Totally free public higher education?

tuition-university-of-washington-historical

Tuition at the University of Washington has more than doubled in the last 10 years, even when adjusted for inflation

Tuition-free postsecondary education may seem like a stretch in our current economic climate, but it is not impossible, as Jordan Weissman describes in an interesting thought experiment over at the Atlantic. More people need to go to college than ever before in order to have a shot at a living wage. Why not make college free if it’s as necessary as elementary and high school, especially if we could use existing federal funds to do it?

Weissman argues that we could use existing federal financial aid to cover the costs of all students in public colleges if we eliminated federal financial aid to students in private college. Using just tax breaks and grant funds, which total about $77 billion a year, the federal government could eliminate tuition at public colleges, like the University of Washington. Students at private colleges, like Seattle University, would lose access to programs like the Pell Grant, but they would still have access to federal student loans.

The idea is fascinating, although the author’s feasibility arguments are a bit off. For example, he neglects to include lawmakers’ alma maters in his caveats about how politically infeasible the transition really would be. It turns out, less than half of the members of Congress attended a private college. While private colleges no doubt have many powerful lobbyists working for them and among their alumni, public colleges are well-represented.

In addition, he likely overestimates the number of high income students who would attend the “public option” even if it were free. According to the National Center for Education Statistics, private elementary and secondary schools enroll about 9% of all students, while private colleges and universities enroll about 18% of all postsecondary students. While some students might opt for the less expensive option, high income students are not as price sensitive as low income students, and they may well prefer the prestige of a prestigious private institution. Additionally, some of those in private institutions may be international students, who are not currently eligible for federal financial aid, and thus would be unlikely to be covered by the private option.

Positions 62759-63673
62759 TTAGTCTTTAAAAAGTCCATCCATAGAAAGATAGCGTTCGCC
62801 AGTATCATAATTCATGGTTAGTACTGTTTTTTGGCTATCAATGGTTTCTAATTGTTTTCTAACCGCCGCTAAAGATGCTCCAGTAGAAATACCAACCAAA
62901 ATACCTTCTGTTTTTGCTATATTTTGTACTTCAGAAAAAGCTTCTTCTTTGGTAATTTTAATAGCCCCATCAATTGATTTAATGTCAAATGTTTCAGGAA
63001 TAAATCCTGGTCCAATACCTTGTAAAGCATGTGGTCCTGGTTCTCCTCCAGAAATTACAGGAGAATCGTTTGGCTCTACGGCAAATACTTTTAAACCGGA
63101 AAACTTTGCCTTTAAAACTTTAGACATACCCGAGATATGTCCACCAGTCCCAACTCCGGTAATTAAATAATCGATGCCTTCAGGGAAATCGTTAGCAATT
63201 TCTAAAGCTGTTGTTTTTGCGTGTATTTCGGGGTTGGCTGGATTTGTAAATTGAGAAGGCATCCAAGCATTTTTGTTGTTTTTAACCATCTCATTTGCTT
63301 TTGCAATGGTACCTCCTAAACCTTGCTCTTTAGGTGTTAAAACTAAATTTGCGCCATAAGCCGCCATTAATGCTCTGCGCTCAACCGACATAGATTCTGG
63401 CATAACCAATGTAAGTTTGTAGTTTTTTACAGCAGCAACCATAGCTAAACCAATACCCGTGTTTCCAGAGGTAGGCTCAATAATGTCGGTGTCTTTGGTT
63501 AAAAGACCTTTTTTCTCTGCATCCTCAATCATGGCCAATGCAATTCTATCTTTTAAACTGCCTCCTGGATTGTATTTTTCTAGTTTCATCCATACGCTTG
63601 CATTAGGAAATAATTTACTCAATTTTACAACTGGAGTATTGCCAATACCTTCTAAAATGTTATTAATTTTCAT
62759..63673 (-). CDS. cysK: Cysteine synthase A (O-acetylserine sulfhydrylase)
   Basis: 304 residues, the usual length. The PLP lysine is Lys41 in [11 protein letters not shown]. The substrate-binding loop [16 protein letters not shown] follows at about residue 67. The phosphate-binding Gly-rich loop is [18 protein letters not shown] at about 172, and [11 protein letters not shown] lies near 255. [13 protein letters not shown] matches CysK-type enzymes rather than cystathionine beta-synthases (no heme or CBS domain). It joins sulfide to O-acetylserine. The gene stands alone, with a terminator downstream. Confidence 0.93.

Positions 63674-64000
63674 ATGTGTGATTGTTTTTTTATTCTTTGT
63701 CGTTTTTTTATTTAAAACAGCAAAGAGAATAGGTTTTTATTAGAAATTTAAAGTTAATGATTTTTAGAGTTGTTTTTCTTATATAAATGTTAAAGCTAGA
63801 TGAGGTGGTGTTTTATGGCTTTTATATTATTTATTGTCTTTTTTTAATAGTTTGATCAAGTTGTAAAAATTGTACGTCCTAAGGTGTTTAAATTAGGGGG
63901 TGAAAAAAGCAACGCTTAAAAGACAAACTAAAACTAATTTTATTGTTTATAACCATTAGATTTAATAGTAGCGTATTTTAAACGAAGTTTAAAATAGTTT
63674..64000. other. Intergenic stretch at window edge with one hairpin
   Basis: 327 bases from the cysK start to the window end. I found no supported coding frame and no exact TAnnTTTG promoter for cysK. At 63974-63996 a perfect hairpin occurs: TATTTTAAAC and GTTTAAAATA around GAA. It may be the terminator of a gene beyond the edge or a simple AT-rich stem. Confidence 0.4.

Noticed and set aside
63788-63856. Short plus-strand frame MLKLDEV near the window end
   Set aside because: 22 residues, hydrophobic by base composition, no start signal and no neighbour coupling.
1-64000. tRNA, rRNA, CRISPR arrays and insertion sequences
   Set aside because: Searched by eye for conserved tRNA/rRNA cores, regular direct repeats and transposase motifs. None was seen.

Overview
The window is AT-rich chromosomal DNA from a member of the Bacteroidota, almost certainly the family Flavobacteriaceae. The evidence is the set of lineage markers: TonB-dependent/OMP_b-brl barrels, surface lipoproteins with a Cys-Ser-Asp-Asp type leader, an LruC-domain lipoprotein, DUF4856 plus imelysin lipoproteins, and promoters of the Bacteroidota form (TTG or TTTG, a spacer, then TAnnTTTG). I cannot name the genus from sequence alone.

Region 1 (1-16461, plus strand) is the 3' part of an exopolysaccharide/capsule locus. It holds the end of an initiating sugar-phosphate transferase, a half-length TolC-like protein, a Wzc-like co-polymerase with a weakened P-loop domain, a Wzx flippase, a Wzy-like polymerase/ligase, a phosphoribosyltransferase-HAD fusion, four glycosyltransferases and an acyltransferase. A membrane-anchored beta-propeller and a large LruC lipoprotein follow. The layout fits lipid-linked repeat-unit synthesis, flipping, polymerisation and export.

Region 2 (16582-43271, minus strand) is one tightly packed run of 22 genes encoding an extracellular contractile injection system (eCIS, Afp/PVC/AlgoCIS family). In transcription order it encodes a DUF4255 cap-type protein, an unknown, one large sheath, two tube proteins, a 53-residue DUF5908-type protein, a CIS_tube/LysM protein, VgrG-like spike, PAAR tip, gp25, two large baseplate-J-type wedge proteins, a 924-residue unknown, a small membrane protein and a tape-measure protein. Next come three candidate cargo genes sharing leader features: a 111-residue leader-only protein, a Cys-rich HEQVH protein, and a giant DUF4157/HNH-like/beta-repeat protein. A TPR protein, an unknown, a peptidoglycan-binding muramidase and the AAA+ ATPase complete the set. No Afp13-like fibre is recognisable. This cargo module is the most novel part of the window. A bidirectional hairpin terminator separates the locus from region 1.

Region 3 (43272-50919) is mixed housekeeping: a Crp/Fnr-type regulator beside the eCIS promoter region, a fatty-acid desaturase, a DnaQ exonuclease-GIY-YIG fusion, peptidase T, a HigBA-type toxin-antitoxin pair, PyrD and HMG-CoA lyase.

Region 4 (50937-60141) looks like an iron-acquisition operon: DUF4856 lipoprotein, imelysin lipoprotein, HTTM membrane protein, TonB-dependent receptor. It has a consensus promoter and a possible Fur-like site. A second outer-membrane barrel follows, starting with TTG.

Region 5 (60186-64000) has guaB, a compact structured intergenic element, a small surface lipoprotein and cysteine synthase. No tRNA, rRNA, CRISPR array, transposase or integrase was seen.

While it seems unlikely that Washington state will adopt the Finnish model of free postsecondary education anytime soon, we could eliminate the barrier of tuition fees using the Pay It Forward model. Cost shouldn’t be the deciding factor in whether students are able to go to college. Something’s gotta give because, as Weissman writes, “What we’re doing now is crazy.”

By EOI Intern Audrey Peek

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